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Game to amass wealth but reluctant to espouse honesty

The controversies that dog the Commonwealth Games have filled millions of Indians with shame and disappointment (E-mail fraud hits Games, August 4).

india Updated: Aug 04, 2010 23:48 IST

The controversies that dog the Commonwealth Games have filled millions of Indians with shame and disappointment (E-mail fraud hits Games, August 4). The allegations of corruption, forging and money laundering seem to know no end. With all the murky dealings associated with the Games, one wonders what happened to the Gandhian principles of truth and honesty that our country was founded upon. Do these politicians and bureaucrats have no character at all? Is it necessary to stoop to such deplorable levels for wealth and power? Indians should never forgive them for the loss of face their actions have led to.

N.S. Venkataraman, via email

Built on their fragile backs

The editorial Squad that got left out (Our Take, August 3) rightly made a case for those who are toiling day and night without wages or under harsh working conditions, thanks to the corrupt officials heading the Commonwealth Organising Committee. I feel proud that our country is hosting such a mega

event but why do we always ignore the deprived and the helpless and take advantage of their vulnerability? Didn’t the OC know that rickshaw-pullers, foodstall hawkers and pavement dwellers would be forced out of the city? Why didn’t they bother to think about rehabilitating them while planning for the Games?

Sundeep Sinha, via email

II

The fate of labourers across the country has always been dismal. In the case of five-star hotels being constructed or the Commonwealth Games, human rights guidelines have been flouted. The Commonwealth Games, being an international event, should have taken the effort to prevent the exploitation of those who are helpless.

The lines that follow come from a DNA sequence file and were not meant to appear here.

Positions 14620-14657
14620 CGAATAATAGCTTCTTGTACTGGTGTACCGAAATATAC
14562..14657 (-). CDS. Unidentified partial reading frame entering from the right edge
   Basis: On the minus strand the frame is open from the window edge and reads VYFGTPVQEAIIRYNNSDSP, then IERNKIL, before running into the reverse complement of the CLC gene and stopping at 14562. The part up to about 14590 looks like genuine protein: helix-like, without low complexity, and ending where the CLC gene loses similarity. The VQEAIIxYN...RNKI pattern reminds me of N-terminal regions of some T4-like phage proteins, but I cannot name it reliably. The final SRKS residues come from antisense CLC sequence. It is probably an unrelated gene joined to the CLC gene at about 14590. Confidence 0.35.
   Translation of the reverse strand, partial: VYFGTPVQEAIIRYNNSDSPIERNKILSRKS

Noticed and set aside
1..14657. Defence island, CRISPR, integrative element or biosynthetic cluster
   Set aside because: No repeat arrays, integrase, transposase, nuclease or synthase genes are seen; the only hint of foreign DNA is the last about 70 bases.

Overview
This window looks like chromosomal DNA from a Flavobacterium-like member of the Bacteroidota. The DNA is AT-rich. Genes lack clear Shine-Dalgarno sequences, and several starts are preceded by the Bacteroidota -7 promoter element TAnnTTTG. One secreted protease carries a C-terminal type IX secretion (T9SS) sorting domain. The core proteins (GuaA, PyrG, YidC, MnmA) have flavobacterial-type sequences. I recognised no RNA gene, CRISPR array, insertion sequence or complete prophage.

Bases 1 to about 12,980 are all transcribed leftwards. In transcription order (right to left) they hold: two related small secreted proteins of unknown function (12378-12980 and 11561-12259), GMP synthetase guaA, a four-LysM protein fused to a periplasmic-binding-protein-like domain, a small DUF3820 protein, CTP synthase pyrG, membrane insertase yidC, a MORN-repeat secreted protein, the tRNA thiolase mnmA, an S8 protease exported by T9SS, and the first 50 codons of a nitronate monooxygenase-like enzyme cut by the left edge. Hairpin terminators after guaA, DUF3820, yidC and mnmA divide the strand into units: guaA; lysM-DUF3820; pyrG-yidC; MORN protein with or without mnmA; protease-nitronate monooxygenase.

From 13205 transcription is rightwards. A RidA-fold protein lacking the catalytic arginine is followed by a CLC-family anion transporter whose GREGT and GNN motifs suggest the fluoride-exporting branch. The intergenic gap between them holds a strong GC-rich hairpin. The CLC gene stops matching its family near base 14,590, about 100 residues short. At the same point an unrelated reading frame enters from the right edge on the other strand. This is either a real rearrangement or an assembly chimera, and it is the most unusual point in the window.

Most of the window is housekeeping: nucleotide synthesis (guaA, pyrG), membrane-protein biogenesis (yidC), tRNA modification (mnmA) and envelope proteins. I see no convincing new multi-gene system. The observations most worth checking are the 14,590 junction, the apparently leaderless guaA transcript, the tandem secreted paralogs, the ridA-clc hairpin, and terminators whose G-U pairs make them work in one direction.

Vijay Karki, Dehradun

Let him right the wrongs

This has reference to the editorial Step one in the Valley (Our Take, August 2). The lawlessness in Jammu and Kashmir is a cause for worry. The acts of violence, stone-pelting and attacking police stations are unlawful and threaten the sovereignty of the country. Those resorting to violence should know that it’s not going lead them anywhere. The Kashmiri youth should give Chief Minister Omar Abdullah a chance to set things right.

P. Saravana Durai, Hyderabad

An unclear nuclear deal

The report Indo-US nuclear agreement signed (August 1) suggested yet another step in the wrong direction. The government does not seem to have learnt any lessons from the Bhopal gas disaster or the Jaipur fire accident that caused damage worth crores of rupees. Multinational companies dump outdated technologies and equipment on India. They may just do the same in relation to nuclear reactors as well. It is humiliating that our lives and our country’s resources are valued at less than R 500 crore. We must understand that these companies are not doing us a favour by investing in India’s nuclear energy. The UPA government is only working out a deal to take care of its own interests.

Debashish Manna, via email

Build on what’s available

Dilip D’Souza in A world-class apart (August 3) made an interesting argument about our intention of turning our country into a world-class one. However, just building swanky airports won’t make us world-class.

The author rightly stated that VT station in Mumbai handles millions of passengers every day, much more than other railway stations in the world. We must do all that we can to improve our existing infrastructure before setting up new ones to impress the world.

Bal Govind, Noida